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Afternoon Announcements: D.C. gets one-year extentsion of its waiver from key parts of NCLB law

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September 08, 2014 03:19 pm


The Obama administration on Friday approved the District’s request for a one-year extension of its waiver from key parts of the No Child Left Behind (NCLB) law.  The extension includes provisions that expand support for schools that are struggling the most and push back the use of science tests in determining a school’s performance. The Washington Post

For a number of students in California’s public schools, the implemented Common Core math standards are adding up to big changes in learning – which students calling the new lessons more fun and easier to learn. The SFGate

New Jersey continues a tug-of-war over implementing the Common Core State Standards. However, according to education official, lost in the controversy is a lack of understanding of the actual standards and the knowledge that the rigorous standards have been part of the state’s education landscape for nearly two decades. The NJ Spotlight

Officials in Philadelphia say the opening of three new high schools shows the troubled district is trying to innovate even while massive layoffs loom. The new schools are housed in existing buildings and aim to provide small, supportive environments. Superintendent William Hite will help unveil one called. The Huffington Post

In D.C., where charter schools are proliferating and just 25 percent of students go to neighborhood schools, officials are bringing the equivalent of college placement counselors into middle schools to help students apply to high schools that will in turn help them get into college. The Washington Post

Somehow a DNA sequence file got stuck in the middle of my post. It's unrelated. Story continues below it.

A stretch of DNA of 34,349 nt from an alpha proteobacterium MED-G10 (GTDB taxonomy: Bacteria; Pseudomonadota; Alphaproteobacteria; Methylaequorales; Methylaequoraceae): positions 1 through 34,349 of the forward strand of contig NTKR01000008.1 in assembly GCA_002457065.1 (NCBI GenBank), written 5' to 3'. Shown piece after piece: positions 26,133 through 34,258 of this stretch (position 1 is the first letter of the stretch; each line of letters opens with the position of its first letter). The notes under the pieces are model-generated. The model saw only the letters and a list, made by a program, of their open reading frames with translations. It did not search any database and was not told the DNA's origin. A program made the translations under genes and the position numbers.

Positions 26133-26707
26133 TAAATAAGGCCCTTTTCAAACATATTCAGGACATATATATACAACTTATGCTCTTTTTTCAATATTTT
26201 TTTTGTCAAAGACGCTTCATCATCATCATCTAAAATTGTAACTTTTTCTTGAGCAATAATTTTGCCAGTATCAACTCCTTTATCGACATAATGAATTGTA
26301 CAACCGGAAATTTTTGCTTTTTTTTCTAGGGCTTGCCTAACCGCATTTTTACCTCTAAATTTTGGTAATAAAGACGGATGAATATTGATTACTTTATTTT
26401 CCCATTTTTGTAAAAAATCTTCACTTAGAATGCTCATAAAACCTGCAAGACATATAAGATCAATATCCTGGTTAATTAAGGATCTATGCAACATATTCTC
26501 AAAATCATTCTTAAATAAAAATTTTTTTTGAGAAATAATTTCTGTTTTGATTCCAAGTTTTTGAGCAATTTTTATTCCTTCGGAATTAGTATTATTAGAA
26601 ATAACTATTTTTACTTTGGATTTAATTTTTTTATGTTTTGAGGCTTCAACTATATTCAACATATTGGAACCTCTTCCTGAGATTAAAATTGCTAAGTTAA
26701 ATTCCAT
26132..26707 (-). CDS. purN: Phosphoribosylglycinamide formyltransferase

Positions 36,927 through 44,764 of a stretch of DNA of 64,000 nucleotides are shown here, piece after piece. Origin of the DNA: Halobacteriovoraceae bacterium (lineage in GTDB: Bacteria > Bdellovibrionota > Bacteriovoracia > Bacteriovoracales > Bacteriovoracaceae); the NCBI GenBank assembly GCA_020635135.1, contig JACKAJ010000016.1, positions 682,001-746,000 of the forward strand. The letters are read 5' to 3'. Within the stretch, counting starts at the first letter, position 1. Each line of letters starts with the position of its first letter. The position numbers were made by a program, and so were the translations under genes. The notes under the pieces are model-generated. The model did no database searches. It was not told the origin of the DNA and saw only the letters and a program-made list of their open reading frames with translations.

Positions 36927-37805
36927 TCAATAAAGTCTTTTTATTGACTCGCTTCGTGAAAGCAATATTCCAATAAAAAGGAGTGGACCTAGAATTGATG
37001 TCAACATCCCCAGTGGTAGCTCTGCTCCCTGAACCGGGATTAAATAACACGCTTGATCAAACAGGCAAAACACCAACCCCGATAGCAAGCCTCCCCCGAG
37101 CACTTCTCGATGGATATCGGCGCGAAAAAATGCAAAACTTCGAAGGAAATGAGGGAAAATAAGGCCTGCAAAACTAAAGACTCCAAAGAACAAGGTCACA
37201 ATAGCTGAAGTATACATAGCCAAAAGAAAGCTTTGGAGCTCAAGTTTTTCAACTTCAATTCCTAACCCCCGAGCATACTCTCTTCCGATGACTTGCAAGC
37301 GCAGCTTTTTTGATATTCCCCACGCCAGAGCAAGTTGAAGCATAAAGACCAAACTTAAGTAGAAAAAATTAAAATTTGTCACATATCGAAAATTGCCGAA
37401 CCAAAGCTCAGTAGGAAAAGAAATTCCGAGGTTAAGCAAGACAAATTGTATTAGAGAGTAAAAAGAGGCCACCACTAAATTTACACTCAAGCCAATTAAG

Imagine a public high school in Philadelphia where class sizes are small, test scores are high, and violent incidents are almost non-existent. Now imagine that school – the week before school starts – is still begging for more students to enroll. That’s the scenario for what parents call one of the Philadelphia School District’s “best-kept secrets.” NewsWorks

Why don’t more men go into teaching? Across the country, teaching is an overwhelmingly female profession, and in fact has become more so over time. More than three-quarters of all teachers in kindergarten through high school are women, according to Education Department data. The New York Times

A reverse decision to remove all testing tied to the Common Core in one Florida school district reignited the debate over the standards — and put the issue front and center in the governor’s race and observers say it could present a challenge for Governor Rick Scott. The Tampa Bay Times

As more school leaders recognize technology’s potential to help personalize instruction, ed-tech providers are developing products that can quickly zero in on a student’s unique learning needs and deliver lessons to address these needs. Here are several new products with this goal in mind. eSchoolNews

A California university program has received the seal of approval for its K-12 and college STEM-related courses, allowing students to use the grades they earn in those classes to help prove they’ve fulfilled some of the admission requirements for the University of California. The Journal

Given the fast past with which technology evolves, it’s not entirely a huge stretch to say that a new learning tool could transform classrooms within a year. eSchoolNews considers the top technology predictions for tomorrow’s classrooms.


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